pipelines:
      default:
        - step:
             name: Build and test
             caches:
               - node
             script:
               - npm install
               - npm test
             artifacts:
               - '**'  # copy the entire build directory to subsequent steps
        - step:
             name: Deploy to test
             deployment: test
             script:
               - npm deploy test
    

    This saves running npm install on the later step, because the modules are all there, as well as whatever you built in the first step.

    If you just want modules passed, you could potentially make this faster by specifically passing the node_modules/ directory (or whatever else you need) through as an artifact.

    Does something like this address your use-case?

  5. Hellmut Adolphs reporter

    Hi Matt,

    Great, yeah we didn't know artifacts was intended for that. I think the reasoning was to generate artifacts with the intent of delivery / deployment (I guess as an analogy to Maven's nomenclature). Pretty cool! Yeah, with this approach we can pass over the node_modules directory across steps. This resolves the issue.

    Thank you! if anything comes up related to this I'll update the thread for future reference.

  6. Hellmut Adolphs reporter

    Quick question, I just noticed your example above does not include the "caches" entry in the follow up step... was this intended? we usually set it in every step so we can have the cache available to the next step... however I am guessing if we use artifacts then this is not necessary any more? For example:

    development:
          - step:
              name: build and unit tests
              caches:
                - node
              script:
                - npm install
                - npm test        
          - step:
              caches:
                - node
              name: integration tests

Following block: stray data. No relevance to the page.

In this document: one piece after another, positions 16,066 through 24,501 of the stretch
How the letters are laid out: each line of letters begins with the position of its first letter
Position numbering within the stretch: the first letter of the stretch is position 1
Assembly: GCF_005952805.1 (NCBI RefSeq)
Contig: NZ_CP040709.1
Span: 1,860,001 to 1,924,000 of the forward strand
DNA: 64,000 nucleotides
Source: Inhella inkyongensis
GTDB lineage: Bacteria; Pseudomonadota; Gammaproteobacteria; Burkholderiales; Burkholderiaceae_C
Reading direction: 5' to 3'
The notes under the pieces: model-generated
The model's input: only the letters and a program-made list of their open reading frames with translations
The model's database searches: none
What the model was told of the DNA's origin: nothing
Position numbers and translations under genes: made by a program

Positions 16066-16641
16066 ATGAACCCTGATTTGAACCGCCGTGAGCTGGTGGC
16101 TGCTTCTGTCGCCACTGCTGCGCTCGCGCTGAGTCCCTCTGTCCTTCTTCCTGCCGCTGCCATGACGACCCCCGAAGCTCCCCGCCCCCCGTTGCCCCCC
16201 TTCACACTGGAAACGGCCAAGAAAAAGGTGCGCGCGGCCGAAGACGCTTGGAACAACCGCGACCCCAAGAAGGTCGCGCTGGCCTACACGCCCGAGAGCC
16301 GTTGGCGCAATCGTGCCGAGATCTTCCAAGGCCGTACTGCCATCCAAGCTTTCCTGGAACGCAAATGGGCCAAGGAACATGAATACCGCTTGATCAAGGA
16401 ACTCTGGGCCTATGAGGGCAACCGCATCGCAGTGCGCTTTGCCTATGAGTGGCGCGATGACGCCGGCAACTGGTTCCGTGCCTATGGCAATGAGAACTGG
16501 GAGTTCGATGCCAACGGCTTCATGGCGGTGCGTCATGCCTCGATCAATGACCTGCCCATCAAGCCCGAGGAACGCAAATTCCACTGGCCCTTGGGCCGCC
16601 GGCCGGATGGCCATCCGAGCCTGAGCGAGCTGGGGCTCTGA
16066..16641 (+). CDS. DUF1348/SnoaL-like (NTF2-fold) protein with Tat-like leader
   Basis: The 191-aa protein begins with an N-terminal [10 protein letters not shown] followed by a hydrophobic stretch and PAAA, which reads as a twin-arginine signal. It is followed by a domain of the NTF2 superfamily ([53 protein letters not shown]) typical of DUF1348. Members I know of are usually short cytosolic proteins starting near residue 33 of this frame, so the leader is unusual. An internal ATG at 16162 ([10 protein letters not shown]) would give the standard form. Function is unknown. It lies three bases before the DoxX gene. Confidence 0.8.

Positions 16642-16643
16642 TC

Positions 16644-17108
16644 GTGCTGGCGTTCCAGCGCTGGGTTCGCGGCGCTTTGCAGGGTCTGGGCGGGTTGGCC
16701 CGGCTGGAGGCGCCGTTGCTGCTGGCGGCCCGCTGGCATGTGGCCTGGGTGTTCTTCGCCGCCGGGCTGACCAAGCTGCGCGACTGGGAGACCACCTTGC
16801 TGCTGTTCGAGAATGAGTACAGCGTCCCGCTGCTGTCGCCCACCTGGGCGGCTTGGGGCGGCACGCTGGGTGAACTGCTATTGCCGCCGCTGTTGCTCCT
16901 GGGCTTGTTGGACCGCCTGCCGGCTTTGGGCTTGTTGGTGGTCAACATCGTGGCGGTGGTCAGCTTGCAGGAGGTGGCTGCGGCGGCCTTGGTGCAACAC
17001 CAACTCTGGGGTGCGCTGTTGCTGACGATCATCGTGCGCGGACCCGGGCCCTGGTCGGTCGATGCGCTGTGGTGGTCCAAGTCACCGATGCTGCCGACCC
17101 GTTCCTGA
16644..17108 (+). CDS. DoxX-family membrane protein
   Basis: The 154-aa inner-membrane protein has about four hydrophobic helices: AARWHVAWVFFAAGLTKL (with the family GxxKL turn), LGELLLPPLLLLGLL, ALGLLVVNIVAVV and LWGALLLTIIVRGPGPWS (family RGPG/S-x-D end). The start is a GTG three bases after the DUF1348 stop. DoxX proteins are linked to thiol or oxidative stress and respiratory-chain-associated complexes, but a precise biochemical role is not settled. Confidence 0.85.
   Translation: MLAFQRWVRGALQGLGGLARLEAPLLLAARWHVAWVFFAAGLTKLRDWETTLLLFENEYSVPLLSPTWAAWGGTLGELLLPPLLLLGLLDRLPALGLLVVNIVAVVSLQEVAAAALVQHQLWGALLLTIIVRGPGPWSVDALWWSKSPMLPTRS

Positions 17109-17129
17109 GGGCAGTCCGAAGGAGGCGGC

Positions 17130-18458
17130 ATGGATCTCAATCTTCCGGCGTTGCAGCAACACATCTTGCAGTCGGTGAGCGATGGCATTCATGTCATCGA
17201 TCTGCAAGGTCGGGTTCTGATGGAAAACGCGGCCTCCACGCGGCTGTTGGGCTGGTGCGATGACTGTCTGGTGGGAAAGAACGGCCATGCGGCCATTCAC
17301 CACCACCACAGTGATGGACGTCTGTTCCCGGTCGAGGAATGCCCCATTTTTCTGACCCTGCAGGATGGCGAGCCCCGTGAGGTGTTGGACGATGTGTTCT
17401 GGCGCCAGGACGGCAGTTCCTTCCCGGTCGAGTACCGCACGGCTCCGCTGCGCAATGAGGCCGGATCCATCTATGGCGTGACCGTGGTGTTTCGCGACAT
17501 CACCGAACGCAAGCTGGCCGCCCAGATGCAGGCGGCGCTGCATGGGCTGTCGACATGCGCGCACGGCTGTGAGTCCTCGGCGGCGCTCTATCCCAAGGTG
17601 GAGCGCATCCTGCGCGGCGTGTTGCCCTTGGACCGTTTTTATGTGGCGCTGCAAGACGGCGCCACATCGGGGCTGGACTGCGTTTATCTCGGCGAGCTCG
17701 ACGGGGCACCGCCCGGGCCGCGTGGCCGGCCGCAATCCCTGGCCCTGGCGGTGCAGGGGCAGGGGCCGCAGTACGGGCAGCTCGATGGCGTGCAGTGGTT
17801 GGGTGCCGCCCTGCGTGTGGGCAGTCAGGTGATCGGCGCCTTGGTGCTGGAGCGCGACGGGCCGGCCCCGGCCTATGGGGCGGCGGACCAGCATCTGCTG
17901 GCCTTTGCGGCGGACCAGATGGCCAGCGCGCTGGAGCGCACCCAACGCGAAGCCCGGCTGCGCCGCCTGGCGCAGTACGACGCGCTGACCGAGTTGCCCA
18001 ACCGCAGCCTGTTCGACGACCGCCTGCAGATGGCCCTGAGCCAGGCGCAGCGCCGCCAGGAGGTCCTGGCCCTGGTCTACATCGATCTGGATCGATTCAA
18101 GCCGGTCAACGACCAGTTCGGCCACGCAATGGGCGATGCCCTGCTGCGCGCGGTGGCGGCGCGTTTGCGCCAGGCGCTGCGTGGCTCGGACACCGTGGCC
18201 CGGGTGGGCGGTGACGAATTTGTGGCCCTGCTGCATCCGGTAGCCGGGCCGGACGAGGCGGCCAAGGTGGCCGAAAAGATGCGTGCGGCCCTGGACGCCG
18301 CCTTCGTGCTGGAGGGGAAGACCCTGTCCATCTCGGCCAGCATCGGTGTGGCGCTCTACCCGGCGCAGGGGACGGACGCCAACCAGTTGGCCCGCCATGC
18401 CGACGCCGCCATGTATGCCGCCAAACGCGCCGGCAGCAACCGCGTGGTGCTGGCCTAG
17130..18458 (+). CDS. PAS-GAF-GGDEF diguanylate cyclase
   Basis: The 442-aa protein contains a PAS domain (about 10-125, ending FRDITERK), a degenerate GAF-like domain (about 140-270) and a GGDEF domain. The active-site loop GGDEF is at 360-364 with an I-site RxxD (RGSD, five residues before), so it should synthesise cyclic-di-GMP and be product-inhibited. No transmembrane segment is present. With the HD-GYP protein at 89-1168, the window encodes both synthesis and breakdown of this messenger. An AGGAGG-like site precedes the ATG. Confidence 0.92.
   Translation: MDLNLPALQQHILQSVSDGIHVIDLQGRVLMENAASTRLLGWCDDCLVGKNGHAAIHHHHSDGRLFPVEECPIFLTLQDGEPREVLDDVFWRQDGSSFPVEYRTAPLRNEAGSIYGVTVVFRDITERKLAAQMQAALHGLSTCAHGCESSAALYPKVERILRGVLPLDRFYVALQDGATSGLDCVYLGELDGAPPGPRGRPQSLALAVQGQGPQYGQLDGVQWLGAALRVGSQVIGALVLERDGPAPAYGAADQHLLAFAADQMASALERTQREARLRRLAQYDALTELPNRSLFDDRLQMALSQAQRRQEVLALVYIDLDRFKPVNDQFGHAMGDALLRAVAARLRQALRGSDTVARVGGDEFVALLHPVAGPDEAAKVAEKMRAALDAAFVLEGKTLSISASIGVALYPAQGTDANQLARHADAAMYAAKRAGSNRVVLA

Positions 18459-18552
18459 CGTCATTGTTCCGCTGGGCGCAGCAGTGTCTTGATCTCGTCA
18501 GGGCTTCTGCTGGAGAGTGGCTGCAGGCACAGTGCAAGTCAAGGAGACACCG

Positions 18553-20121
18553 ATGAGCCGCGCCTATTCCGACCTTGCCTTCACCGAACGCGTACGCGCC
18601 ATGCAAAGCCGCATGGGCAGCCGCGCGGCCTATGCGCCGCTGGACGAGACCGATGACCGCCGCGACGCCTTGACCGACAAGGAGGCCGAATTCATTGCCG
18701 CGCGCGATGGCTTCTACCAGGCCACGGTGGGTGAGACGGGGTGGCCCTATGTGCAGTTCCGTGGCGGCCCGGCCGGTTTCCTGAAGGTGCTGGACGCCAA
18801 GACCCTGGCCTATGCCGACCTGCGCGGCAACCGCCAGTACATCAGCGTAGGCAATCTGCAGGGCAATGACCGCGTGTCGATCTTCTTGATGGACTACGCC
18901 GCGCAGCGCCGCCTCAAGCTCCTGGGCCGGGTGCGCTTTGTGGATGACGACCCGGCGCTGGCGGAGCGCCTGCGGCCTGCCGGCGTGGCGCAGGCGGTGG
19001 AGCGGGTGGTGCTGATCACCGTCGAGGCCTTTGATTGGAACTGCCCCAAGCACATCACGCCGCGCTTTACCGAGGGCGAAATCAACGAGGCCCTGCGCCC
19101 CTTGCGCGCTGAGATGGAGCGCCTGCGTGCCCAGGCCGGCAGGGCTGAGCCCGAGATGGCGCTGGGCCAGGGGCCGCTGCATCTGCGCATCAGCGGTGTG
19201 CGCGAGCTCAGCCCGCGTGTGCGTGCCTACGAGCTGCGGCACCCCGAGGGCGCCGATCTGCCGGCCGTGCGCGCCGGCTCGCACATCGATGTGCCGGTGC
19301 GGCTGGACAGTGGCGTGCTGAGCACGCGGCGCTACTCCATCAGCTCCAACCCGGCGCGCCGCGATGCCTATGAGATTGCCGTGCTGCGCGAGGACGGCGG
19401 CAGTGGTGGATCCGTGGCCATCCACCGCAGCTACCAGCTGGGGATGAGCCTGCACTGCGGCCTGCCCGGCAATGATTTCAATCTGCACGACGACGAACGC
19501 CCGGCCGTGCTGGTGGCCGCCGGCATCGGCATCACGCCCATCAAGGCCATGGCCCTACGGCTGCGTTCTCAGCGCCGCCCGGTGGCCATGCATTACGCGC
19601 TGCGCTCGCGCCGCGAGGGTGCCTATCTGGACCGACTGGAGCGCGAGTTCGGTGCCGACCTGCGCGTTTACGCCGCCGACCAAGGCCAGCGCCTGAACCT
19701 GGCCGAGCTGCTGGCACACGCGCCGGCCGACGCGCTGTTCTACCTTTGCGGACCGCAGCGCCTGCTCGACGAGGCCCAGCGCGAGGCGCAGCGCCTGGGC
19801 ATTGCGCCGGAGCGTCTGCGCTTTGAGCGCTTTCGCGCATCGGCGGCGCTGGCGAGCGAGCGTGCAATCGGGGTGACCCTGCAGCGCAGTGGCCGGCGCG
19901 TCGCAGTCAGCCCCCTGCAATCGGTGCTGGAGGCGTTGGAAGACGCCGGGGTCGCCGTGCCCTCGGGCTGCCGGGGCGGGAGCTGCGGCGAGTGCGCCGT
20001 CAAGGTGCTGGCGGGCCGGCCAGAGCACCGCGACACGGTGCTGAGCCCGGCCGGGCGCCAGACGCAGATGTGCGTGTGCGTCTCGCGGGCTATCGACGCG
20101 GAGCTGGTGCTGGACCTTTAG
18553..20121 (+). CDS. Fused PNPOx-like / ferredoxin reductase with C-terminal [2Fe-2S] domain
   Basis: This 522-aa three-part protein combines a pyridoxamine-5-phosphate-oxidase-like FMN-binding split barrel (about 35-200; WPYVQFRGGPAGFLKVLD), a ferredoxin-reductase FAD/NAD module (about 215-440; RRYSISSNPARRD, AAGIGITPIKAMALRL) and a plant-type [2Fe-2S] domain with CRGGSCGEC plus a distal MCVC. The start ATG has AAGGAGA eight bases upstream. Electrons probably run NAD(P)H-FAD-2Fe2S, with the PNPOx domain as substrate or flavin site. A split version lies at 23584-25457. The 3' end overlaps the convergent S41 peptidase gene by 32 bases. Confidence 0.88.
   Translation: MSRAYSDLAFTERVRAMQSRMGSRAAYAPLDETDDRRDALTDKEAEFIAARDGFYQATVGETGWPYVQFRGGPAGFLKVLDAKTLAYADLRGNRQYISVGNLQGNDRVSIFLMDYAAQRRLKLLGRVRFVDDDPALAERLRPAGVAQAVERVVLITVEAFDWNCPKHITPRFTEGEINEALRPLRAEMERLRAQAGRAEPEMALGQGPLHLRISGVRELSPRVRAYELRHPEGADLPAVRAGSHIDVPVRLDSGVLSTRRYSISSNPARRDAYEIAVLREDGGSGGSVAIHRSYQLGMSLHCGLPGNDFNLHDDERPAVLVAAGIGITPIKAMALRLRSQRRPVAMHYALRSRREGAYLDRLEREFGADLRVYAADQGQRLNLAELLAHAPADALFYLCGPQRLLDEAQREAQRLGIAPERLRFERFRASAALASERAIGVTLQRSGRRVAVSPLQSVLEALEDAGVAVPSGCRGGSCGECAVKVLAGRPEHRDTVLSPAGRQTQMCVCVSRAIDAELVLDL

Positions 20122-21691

script:
                - npm install
                - ./test/runITests.sh
              services:
                - localstack
                - redis
          - step:
              caches:
                - node
              name: UAT tests
              script:
                - npm install
                - ./test/runUATests.sh
          - step:
              caches:
                - node
              script:
                - npm install
                - if [ $PUBLISHING_ENABLED == 'true' ]; then cp .npmrc_config .npmrc; fi
                - if [ $PUBLISHING_ENABLED == 'true' ]; then git config --global user.email "youremail@somewhere.com"; fi
                - if [ $PUBLISHING_ENABLED == 'true' ]; then npm publish; fi
    

    As you can see we where referencing the cache from step to step and having to "refresh" it with npm install every time... I will try now modifying this to artifacts use.

  7. Matt Ryall staff

    That's right, no need to use caches if the artifacts are being passed. The artifacts should clobber the cached files, although I'm not 100% on that.

    There's also no need to split your build tasks across multiple steps if you're using the same container and build state. Multiple steps in Pipelines run parts of your build in different containers, which is meant to support different build environments, parallelism or deployment tracking. If you don't need any of those, including all the testing in the same step should be fine. Most of our Node repos at Atlassian only use a single step.